What to Look At Beyond the Fiscal Cliff
Nov 16th 2012 9:38AM
Updated Nov 16th 2012 9:40AM
Everywhere you go, references to the impending fiscal cliff abound. Yet as important as tax policy is and as huge as the potential impact of higher tax rates could be on the economy, companies, and individual taxpayers, fiscal cliff issues are only a small part of what you should be thinking about as you mull long-term moves for your portfolio.
For now, markets are uneasy, with volatility rising and investors impatiently waiting for any news at all about a possible resolution to the current impasse. Yet whether it's a few weeks or a few months from now, it'll be time to look past the fiscal cliff and focus instead on the next set of concerns facing investors. In fact, if you can get a head start on what the next hot-button issues will be, you can put yourself in the best position to take advantage of the effects those issues will have on the overall market and on particular stocks. Here are two of the ones I'm tracking.
1. Where interest rates will go.
The low-interest-rate policy of the Federal Reserve has had a huge impact on businesses and individuals. For corporations, low rates have provided an unprecedented opportunity to restructure their debt at incredibly low costs. AAA-rated Microsoft (NAS: MSFT) has taken the opportunity to lock in record-low corporate rates, leveraging extremely thin spreads between Treasury and corporate debt generally to minimize its financing costs going forward. Earlier this month, short-term debt of top-rated ExxonMobil (NYS: XOM) and Johnson & Johnson (NYS: JNJ) actually traded at lower yields than Treasuries. Even companies with a great deal more credit risk have nevertheless found attractive rates in the high-yield market, issuing bonds to income-hungry investors who are willing to boost their risk level in an attempt to match what they would have earned on risk-free assets just five years ago.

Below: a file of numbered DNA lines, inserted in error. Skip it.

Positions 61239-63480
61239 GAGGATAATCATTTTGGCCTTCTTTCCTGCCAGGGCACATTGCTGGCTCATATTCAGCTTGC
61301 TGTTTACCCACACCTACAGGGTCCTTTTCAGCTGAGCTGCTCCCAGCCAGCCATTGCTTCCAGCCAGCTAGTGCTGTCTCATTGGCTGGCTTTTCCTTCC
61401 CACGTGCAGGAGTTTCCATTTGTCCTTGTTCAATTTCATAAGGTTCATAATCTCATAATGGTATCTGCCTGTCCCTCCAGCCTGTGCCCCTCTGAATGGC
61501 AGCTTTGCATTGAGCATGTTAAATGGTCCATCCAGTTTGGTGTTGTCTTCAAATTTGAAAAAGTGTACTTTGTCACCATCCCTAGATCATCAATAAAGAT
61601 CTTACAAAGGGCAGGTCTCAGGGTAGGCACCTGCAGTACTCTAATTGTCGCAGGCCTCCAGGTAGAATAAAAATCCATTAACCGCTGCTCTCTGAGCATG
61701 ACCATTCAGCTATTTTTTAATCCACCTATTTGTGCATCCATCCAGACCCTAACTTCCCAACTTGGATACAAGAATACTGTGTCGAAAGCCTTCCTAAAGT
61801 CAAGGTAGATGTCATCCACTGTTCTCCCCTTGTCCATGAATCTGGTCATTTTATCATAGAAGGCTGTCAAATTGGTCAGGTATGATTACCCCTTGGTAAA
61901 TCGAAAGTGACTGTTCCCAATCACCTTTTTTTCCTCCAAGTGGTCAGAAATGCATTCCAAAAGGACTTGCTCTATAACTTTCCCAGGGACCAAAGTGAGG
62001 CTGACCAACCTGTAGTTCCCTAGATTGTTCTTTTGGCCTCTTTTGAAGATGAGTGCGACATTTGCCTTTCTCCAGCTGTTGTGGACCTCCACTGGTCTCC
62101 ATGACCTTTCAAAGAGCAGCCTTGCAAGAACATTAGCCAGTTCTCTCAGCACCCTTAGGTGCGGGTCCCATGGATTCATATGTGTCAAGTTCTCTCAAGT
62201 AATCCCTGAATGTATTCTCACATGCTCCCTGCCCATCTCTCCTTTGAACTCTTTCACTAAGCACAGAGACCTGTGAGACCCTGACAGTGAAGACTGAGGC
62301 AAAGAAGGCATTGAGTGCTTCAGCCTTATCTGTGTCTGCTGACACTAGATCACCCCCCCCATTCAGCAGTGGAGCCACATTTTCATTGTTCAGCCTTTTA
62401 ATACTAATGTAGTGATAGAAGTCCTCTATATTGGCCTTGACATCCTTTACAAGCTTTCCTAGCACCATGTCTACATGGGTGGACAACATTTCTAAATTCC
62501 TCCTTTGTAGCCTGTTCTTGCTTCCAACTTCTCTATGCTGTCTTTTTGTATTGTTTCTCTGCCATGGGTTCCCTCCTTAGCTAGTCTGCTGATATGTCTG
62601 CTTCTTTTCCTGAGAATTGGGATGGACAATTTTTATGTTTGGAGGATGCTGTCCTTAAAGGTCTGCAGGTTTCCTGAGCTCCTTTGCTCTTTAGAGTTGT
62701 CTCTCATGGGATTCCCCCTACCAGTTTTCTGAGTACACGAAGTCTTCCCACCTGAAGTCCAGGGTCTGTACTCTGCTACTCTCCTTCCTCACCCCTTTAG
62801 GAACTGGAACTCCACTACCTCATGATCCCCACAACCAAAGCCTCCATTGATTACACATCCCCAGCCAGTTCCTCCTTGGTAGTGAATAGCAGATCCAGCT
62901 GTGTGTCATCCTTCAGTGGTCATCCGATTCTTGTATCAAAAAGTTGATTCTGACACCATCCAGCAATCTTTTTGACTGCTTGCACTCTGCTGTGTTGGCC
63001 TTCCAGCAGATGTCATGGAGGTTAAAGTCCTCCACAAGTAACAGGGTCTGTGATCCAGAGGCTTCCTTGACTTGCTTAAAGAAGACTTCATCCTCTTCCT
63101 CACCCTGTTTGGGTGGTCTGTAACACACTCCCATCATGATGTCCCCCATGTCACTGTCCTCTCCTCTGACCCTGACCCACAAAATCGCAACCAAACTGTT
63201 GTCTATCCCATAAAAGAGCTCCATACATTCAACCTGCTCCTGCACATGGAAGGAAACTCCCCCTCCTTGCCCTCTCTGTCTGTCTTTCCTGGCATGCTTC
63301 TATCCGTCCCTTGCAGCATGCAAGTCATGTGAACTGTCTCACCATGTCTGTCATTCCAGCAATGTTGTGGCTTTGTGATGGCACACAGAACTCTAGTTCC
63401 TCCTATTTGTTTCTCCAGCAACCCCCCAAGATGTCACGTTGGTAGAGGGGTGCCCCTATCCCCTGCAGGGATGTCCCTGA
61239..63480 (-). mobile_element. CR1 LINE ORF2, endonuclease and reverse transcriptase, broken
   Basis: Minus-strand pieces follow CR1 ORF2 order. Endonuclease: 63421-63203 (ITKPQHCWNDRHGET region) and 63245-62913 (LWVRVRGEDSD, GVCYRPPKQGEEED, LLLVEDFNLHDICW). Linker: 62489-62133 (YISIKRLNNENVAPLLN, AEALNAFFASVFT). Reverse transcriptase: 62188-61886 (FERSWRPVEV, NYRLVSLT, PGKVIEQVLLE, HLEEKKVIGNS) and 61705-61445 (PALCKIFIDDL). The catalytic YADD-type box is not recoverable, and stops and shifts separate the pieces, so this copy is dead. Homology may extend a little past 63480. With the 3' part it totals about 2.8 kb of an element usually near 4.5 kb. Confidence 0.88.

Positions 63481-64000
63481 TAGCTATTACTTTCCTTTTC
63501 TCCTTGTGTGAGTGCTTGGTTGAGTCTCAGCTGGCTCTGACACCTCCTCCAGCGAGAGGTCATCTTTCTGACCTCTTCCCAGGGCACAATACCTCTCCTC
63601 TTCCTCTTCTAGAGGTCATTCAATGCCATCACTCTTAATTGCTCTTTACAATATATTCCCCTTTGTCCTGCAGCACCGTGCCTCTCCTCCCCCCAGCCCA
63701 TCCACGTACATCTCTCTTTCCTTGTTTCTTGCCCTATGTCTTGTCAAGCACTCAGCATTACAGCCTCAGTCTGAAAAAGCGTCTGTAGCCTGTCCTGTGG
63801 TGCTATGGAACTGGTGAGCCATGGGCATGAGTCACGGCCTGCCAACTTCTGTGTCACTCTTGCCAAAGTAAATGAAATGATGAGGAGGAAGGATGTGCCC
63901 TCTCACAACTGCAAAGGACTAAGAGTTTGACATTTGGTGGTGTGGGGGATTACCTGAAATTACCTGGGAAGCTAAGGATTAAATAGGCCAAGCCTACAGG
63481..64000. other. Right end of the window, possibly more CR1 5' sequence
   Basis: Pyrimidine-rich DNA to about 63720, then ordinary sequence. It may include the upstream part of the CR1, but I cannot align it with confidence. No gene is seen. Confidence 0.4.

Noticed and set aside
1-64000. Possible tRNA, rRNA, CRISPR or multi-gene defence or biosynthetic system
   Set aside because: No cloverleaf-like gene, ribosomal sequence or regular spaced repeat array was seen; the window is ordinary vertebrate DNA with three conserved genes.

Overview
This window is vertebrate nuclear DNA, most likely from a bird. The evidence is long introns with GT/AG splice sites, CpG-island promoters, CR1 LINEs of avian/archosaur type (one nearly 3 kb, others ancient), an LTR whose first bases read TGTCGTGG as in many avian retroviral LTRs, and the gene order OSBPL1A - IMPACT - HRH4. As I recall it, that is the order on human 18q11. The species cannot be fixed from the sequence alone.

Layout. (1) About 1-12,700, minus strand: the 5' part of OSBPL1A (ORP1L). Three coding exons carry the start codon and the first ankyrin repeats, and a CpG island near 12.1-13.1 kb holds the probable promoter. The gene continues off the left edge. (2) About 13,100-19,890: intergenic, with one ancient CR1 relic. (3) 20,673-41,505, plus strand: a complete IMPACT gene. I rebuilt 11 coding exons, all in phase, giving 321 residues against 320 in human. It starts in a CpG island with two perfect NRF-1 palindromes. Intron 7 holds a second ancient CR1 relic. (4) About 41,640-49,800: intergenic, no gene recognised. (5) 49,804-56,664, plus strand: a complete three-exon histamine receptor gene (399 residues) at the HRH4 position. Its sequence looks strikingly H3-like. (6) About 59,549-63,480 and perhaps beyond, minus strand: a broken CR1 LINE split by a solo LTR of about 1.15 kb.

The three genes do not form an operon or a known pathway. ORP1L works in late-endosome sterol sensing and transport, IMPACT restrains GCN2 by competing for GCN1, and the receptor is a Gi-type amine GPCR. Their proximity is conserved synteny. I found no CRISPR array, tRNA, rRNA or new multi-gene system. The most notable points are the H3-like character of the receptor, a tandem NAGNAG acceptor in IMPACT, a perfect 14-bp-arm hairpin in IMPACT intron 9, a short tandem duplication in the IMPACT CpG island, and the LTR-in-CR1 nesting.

Individual borrowers have also had a good deal. While credit card rates remain high, rates on mortgages are near record lows, and low prevailing interest rates have largely prevented the once-feared wave of adjustable-rate mortgage adjustments from being problematic -- at least for now.
Meanwhile, savers have gotten crushed. CD rates have been chopped from 5% to 1% or less, while savings account rates have seen similar drops. Desperate savers seeking ways to replace much-needed cash flow have increasingly moved toward dividend stocks simply to match the yields on their maturing fixed-income securities.
The Fed has promised to keep rates at "exceptionally low levels until at least mid-2015." But "exceptionally low" doesn't necessarily mean the current 0% to 0.25% level, especially given that normal rates are closer to the 4% to 5% range. If pressures like inflation or asset bubbles arise, the Fed might start signaling minor increases sooner than 2015 -- and that could have a huge impact not just on bonds but stocks as well.
2. How Europe and emerging markets fare.
U.S. investors claim to be world-wise, but they tend to get tunnel vision when problems at home come up. Even though the U.S. economy is undoubtedly important, the issues affecting investors overseas are also critical to the world's overall economic health.
In the past month, indexes of European stocks and of emerging-market stocks have both outperformed the S&P 500 by a substantial margin, with emerging markets falling by less than half the U.S. market's loss. Europe still has plenty of problems, but prices are low enough that they largely reflect all but the worst of possible scenarios.
Also, China's market has been looking to bottom after a long bearish run that has sent the emerging market in just about exactly the opposite direction as the U.S. stock market. Even tech giants Baidu (NAS: BIDU) and SINA (NAS: SINA) have both given up huge amounts of ground despite the undeniable potential of China's Internet population. If Chinese stimulus efforts succeed, the nation could pull up not only its own market but stocks around the world as well.
Don't get sidetracked
The fiscal cliff is an incredibly important issue for investors, but it's not the only one. By staying aware of the next big issue folks are going to look at, you'll be ahead of the game when the fiscal cliff gets resolved -- one way or another.
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The article What to Look At Beyond the Fiscal Cliff originally appeared on Fool.com.Fool contributor Dan Caplinger has no positions in the stocks mentioned above. The Motley Fool owns shares of Baidu, Johnson & Johnson, Microsoft, SINA, and ExxonMobil. Motley Fool newsletter services recommend Baidu, Johnson & Johnson, Microsoft, and SINA. Try any of our Foolish newsletter services free for 30 days. We Fools may not all hold the same opinions, but we all believe that considering a diverse range of insights makes us better investors. The Motley Fool has a disclosure policy.